A further factor identified is a perception of a lack of support for employee health & well-being. There can be little doubt that NZDF has invested considerable resources in providing resources that allow individuals to seek out support for their own mental health and well-being. In addition to more traditional resources, such as counselling, social workers and chaplaincy, the NZDF has also provided access to the Headspace app to promote mindfulness practices. However, all of these resources are distinguished by being resources that individuals need to seek out for themselves. There is little in the way of peer support or even leadership support, especially in the face of a persisting cultural stigma around owning up to struggles with mental health. These self-same wellness efforts can in fact reinforce the notion to individuals that there is something inherently wrong with them if they are not ‘cured’ by using the tools available and that they have been abandoned (Barton, Kahn, Maitlis & Sutcliffe, 2022). Unless leadership are prepared to change this, then personnel will continue to hide behind the aversion to the stigma associated with mental health.

Non-inclusive, unwelcoming and disconnected communities are also discouraging for many employees (Werder, 2019). In the past, this has been a particular issue for NZ Army, with perceptions of it being misogynistic, discriminatory and exclusive. This presents even more of a challenge as our society is becoming increasingly more diverse and pluralistic in its outlook. Such individuals will hardly want to bring their talents and efforts to an environment not suited to their own unique perspectives (Ferris, 2022a). So, if the NZ Army wishes to remain a viable employment, they need to ensure that they demonstrate a commitment to making a wider variety of people feel welcome and valued. Once again, NZ Army along with the wider NZDF, has made steps in this direction. Measures such as their commitment to OP RESPECT, Diversity and Inclusion initiatives and a greater acceptance of Rainbow individuals all point to an organization recognizing and taking steps to address its past record.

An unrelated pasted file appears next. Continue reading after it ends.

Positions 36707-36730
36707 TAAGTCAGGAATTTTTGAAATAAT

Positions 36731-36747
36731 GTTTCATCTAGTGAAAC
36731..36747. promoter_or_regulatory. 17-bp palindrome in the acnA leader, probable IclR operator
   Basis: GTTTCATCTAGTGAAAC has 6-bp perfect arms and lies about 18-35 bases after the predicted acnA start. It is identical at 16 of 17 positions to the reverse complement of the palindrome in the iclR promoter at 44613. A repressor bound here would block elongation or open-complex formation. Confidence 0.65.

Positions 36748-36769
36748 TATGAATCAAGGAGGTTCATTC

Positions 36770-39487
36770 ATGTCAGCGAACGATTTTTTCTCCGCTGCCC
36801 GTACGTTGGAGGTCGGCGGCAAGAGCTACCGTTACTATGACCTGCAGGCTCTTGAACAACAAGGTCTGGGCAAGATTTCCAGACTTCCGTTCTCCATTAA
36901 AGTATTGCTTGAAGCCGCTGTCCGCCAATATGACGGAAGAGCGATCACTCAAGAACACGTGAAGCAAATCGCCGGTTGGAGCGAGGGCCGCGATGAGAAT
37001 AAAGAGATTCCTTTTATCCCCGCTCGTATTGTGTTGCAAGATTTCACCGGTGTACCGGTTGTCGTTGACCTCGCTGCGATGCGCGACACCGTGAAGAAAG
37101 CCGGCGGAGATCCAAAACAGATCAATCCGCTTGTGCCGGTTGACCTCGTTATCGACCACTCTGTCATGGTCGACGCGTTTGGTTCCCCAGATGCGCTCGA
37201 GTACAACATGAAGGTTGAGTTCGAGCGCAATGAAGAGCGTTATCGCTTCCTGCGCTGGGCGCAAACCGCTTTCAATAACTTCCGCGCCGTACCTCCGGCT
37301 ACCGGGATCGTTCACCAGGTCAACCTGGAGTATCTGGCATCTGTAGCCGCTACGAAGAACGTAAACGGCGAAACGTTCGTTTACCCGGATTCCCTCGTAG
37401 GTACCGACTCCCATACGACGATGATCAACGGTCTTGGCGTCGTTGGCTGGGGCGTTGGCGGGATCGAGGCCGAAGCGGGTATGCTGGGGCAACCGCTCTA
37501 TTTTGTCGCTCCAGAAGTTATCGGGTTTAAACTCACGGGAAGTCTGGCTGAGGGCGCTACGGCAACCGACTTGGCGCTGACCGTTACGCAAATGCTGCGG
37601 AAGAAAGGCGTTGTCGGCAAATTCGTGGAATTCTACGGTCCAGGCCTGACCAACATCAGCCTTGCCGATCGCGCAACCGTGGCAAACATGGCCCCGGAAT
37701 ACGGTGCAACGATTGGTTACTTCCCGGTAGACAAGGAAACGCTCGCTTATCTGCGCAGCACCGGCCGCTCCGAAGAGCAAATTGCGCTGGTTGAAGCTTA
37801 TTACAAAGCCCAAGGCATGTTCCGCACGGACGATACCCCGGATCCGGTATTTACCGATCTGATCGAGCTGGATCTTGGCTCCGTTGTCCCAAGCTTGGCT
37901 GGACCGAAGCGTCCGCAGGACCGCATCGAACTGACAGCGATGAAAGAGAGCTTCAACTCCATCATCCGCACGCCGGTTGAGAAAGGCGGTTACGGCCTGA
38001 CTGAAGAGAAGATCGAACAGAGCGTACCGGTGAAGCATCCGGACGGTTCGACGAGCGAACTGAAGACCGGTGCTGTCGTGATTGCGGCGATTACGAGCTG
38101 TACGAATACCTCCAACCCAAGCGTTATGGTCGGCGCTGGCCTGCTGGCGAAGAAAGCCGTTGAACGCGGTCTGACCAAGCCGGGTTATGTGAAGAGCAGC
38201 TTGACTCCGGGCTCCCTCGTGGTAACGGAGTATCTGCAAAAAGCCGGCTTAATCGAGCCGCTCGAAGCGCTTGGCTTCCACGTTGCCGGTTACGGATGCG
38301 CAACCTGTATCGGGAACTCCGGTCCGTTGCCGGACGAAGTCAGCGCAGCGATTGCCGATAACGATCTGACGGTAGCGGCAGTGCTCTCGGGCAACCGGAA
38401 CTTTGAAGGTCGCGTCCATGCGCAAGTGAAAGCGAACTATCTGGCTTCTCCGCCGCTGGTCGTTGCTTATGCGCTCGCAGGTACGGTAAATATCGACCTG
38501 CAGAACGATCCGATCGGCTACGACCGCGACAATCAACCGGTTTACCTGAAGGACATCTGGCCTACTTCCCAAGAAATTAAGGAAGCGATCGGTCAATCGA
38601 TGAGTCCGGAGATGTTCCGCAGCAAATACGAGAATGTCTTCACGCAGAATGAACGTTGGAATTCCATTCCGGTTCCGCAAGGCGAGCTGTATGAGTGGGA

However, recent investigations have indicated that there is still some further work to be done in changing attitudes and making environments more accommodating. This then makes it even more incumbent on senior leadership to reinforce their ongoing commitment to these initiatives.  Giving a voice to those who represent these diverse perspectives will also help to ensure those feeling marginalised will recognise that they too have a valuable contribution to make. While overhauling traditional attitudes and cultural norms will take time, a sustained effort to see it through will reap dividends by a wider variety of individuals finding their place amidst the NZ Army ranks.

Changing patterns in employment are a worldwide phenomenon, one from which the NZ Army is by no means exempt. There are steps that NZ Army can undertake and through initiatives such as the Leadership Development System, OP RESPECT and various mental health and wellbeing support elements, they are well on their way. Further efforts could be made by looking into reviewing posting cycles, reconsidering how they portray the role of the NZ Army on the international and domestic stage, continuing to destigmatise seeking support for mental health and promoting diversity across all elements and into all environments. In doing so, NZ Army can maintain its position of making a genuine difference for New Zealand and attract those who are committed to excellence, demonstrate courage, show integrity and support their comrades. They can then ensure that they continue to operate as a world class army with absolute mana.